A recent Michigan Court of Appeals' published decision should give employers a moment of pause whenever they are informed by an employee that he or she has consulted with an attorney – particularly in whistleblower situations.
The plaintiff was employed by MidMichigan Medical Center-Gratiot (MMCG). She obtained a personal protection order (PPO) against her grandmother, Marcia Fields, after Fields allegedly threatened to kill her and her children.
Several weeks later after the PPO was extended for a one-year period, Fields was admitted to MMCG as a patient. Fields was being transported in a wheelchair when she passed the plaintiff and said “Hello, Tammy” in what the plaintiff described as a “sing-songy voice.” After the encounter, the plaintiff immediately went into a break room and was visibly upset and shaking.
She called her attorney and told him that “Fields showed up today at my workplace,” but did not specifically say she was there as a patient or that she had been in a wheelchair. The plaintiff instructed her attorney to not serve Fields with the latest PPO, and the attorney testified that while he was aware that Fields approached the plaintiff at a hospital in violation of the PPO, he did not know she was a patient.
The plaintiff filed suit and alleged that her termination violated Michigan’s Whistleblowers Protection Act and Michigan public policy. In sum, the plaintiff alleged that she was terminated for reporting Fields’ violation of the PPO to her attorney, or for being about to report that violation to the circuit court. The trial court dismissed the case, concluding that: (1) the plaintiff’s telephone conversation with her attorney was not “A communication to a public body; and (2) Fields’ conduct did not violate the PPO and it was unreasonable for the plaintiff to suspect that such conduct violated the PPO; and (3) the public policy claim failed because there was no request by the hospital to conceal or hide the existence of a crime.
On appeal, the Michigan Court of Appeals disagreed with the trial court’s reasoning and found that the plaintiff was afforded the protection of the WPA as long as she, in good faith, reported, or was about to report, a suspected violation to a public body. Thus, the critical inquiry was whether the plaintiff reported the suspected illegal conduct to a public body before she was terminated or was about to at the time of her termination.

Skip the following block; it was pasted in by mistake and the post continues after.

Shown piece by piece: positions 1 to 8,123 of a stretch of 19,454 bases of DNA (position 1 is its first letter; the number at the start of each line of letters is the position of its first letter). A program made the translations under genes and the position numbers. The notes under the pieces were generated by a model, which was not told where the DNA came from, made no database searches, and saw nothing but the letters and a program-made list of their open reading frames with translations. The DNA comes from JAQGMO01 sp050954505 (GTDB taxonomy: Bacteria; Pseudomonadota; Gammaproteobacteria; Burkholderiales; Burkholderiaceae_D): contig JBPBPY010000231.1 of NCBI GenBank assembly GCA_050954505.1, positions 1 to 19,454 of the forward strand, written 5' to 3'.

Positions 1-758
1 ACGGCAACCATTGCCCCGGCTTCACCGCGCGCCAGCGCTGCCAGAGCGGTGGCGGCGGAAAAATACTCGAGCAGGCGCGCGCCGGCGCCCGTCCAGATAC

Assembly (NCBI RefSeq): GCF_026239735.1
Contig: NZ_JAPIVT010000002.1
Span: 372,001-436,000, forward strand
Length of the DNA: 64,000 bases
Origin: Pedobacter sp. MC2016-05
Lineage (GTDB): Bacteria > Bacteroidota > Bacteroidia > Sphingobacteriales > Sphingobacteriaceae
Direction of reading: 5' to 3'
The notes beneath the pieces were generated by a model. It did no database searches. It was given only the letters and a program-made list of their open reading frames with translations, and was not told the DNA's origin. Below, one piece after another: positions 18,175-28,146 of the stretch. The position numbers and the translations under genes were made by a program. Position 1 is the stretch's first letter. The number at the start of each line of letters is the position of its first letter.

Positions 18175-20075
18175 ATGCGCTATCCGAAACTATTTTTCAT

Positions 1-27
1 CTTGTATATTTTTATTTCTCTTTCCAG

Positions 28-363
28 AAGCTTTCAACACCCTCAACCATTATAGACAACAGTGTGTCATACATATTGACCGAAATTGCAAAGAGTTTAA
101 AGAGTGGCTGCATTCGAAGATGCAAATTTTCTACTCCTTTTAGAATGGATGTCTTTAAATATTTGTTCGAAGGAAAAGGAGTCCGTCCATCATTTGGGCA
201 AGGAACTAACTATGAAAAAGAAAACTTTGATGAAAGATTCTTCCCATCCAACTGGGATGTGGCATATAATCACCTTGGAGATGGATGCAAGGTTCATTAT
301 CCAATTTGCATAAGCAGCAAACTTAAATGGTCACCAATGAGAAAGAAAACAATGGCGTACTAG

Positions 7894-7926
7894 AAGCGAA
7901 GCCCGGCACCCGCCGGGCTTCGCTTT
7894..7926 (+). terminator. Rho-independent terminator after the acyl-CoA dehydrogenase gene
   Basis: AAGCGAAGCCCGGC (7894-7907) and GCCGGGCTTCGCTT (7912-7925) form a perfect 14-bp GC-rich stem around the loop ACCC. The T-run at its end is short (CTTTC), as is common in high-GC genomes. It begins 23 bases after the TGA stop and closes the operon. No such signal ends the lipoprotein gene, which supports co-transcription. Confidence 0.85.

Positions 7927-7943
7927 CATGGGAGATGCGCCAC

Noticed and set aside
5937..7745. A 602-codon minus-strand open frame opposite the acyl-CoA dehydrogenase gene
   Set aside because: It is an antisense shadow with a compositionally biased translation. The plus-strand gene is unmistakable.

Importantly, the WPA defines “public body” as “Any other body which is created by state or local authority or which is primarily funded by or through state or local authority, or any member or employee of that body….” The appellate court concluded that the plaintiff’s attorney fit squarely within this definition, holding in pertinent part that:
“[U]nder the plain language of the WPA. . . Gay qualified as a member of
a ‘public body’ for WPA purposes. As a practicing attorney and member
of the [Michigan Bar Association], Gay was a member of a body ‘created by’
state authority, which, through the regulation of our Supreme Court, is also
‘primarily funded by or through’ state authority. By holding otherwise, the
trial court erred.”
The key takeaway for employers: be very, very careful when an employee advises you that they’ve spoken “with an attorney” about perceived or suspected illegal conduct.
The Michigan Court of Appeals has now unequivocally concluded that an attorney who is a member of the Michigan Bar Association fits squarely within the statutory definition of a “public body,” thus allowing an employee to satisfy the “protected activity” element of a WPA claim by simply making a phone call to a friend in the right place.
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